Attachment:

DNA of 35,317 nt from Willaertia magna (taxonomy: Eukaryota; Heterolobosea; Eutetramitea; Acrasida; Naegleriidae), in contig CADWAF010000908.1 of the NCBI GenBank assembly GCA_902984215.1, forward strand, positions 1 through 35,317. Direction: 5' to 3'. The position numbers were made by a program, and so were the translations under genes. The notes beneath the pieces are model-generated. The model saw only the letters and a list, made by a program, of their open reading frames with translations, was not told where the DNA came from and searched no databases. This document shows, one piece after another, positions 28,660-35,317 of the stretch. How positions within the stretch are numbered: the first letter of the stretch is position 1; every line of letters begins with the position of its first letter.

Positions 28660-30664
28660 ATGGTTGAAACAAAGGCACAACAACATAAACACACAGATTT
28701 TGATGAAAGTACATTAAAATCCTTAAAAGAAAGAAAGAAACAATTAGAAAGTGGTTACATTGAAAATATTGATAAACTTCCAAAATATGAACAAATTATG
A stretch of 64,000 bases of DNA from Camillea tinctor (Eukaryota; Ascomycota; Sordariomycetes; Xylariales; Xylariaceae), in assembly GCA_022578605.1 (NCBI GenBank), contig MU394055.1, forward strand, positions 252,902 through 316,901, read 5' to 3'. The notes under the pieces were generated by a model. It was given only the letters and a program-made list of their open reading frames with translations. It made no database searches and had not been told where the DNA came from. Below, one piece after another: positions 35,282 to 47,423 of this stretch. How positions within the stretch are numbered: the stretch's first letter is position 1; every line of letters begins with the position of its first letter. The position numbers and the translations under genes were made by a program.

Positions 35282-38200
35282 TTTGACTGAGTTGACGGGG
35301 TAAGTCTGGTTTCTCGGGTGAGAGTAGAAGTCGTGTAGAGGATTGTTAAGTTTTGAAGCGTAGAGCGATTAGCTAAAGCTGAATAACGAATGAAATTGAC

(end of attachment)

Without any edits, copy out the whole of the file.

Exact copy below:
DNA of 35,317 nt from Willaertia magna (taxonomy: Eukaryota; Heterolobosea; Eutetramitea; Acrasida; Naegleriidae), in contig CADWAF010000908.1 of the NCBI GenBank assembly GCA_902984215.1, forward strand, positions 1 through 35,317. Direction: 5' to 3'. The position numbers were made by a program, and so were the translations under genes. The notes beneath the pieces are model-generated. The model saw only the letters and a list, made by a program, of their open reading frames with translations, was not told where the DNA came from and searched no databases. This document shows, one piece after another, positions 28,660-35,317 of the stretch. How positions within the stretch are numbered: the first letter of the stretch is position 1; every line of letters begins with the position of its first letter.

Positions 28660-30664
28660 ATGGTTGAAACAAAGGCACAACAACATAAACACACAGATTT
28701 TGATGAAAGTACATTAAAATCCTTAAAAGAAAGAAAGAAACAATTAGAAAGTGGTTACATTGAAAATATTGATAAACTTCCAAAATATGAACAAATTATG
A stretch of 64,000 bases of DNA from Camillea tinctor (Eukaryota; Ascomycota; Sordariomycetes; Xylariales; Xylariaceae), in assembly GCA_022578605.1 (NCBI GenBank), contig MU394055.1, forward strand, positions 252,902 through 316,901, read 5' to 3'. The notes under the pieces were generated by a model. It was given only the letters and a program-made list of their open reading frames with translations. It made no database searches and had not been told where the DNA came from. Below, one piece after another: positions 35,282 to 47,423 of this stretch. How positions within the stretch are numbered: the stretch's first letter is position 1; every line of letters begins with the position of its first letter. The position numbers and the translations under genes were made by a program.

Positions 35282-38200
35282 TTTGACTGAGTTGACGGGG
35301 TAAGTCTGGTTTCTCGGGTGAGAGTAGAAGTCGTGTAGAGGATTGTTAAGTTTTGAAGCGTAGAGCGATTAGCTAAAGCTGAATAACGAATGAAATTGAC